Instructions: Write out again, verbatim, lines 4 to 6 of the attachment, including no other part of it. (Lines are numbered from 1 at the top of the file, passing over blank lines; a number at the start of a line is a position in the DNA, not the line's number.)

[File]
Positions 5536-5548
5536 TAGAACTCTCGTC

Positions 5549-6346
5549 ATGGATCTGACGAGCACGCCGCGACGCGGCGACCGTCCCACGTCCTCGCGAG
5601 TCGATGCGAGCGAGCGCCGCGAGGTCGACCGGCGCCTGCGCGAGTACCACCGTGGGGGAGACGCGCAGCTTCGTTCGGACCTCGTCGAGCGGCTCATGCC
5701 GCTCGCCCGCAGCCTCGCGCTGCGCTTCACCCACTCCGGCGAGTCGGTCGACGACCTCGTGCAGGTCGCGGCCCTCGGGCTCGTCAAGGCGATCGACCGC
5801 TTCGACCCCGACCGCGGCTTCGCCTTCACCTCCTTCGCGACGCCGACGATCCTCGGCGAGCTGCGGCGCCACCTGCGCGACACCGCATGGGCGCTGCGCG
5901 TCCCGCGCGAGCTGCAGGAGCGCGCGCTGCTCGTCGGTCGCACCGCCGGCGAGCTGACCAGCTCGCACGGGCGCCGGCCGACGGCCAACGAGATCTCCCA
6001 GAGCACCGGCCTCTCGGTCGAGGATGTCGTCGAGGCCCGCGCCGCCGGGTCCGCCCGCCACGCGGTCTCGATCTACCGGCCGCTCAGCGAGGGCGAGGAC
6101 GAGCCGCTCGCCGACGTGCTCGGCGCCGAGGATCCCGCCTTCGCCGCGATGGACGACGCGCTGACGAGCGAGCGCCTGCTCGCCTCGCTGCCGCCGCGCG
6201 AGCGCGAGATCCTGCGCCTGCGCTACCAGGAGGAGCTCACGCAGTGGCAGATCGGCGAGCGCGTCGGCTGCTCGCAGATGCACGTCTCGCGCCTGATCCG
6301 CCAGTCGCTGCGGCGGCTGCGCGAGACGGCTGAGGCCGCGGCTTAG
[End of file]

5549 ATGGATCTGACGAGCACGCCGCGACGCGGCGACCGTCCCACGTCCTCGCGAG
5601 TCGATGCGAGCGAGCGCCGCGAGGTCGACCGGCGCCTGCGCGAGTACCACCGTGGGGGAGACGCGCAGCTTCGTTCGGACCTCGTCGAGCGGCTCATGCC
5701 GCTCGCCCGCAGCCTCGCGCTGCGCTTCACCCACTCCGGCGAGTCGGTCGACGACCTCGTGCAGGTCGCGGCCCTCGGGCTCGTCAAGGCGATCGACCGC